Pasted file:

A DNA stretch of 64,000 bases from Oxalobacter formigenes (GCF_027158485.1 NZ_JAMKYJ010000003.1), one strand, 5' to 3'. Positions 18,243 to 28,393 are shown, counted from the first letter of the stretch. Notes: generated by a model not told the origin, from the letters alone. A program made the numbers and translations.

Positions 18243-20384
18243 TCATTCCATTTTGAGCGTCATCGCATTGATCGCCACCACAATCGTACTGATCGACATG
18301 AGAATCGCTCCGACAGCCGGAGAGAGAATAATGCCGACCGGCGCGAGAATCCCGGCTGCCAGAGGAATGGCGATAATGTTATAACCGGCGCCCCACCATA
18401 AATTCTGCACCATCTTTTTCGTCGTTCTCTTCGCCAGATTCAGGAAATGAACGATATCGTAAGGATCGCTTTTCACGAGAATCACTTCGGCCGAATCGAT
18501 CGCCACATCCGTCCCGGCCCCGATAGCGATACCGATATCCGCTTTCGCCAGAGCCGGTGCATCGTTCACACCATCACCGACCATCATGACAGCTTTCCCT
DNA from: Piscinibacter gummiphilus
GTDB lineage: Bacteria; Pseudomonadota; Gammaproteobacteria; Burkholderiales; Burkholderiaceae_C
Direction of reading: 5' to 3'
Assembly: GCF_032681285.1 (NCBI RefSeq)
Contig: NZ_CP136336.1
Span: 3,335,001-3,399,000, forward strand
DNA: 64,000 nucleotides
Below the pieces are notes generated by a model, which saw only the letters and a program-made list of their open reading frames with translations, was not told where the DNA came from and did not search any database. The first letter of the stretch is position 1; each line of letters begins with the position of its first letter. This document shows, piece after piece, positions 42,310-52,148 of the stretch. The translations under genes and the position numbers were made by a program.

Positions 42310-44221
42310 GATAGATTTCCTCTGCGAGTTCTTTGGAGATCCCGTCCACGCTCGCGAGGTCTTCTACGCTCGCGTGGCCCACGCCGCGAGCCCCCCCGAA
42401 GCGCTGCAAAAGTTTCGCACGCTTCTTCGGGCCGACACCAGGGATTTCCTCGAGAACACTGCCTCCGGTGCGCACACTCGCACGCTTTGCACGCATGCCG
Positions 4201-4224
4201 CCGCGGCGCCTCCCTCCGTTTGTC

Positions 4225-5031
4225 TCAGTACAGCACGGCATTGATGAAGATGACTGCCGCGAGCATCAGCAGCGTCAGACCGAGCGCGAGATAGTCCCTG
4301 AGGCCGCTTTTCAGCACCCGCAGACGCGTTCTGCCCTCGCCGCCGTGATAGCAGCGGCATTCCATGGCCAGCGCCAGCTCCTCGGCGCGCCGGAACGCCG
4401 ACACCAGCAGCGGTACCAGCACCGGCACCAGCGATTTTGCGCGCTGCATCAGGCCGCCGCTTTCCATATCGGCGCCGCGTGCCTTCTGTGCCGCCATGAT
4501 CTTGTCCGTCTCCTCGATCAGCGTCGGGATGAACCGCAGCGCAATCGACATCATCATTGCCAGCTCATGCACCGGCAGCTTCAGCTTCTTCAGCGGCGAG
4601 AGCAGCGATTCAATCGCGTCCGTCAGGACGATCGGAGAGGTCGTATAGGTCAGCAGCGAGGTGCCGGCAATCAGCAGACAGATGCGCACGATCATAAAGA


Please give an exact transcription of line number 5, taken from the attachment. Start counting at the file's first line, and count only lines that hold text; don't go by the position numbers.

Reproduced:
18401 AATTCTGCACCATCTTTTTCGTCGTTCTCTTCGCCAGATTCAGGAAATGAACGATATCGTAAGGATCGCTTTTCACGAGAATCACTTCGGCCGAATCGAT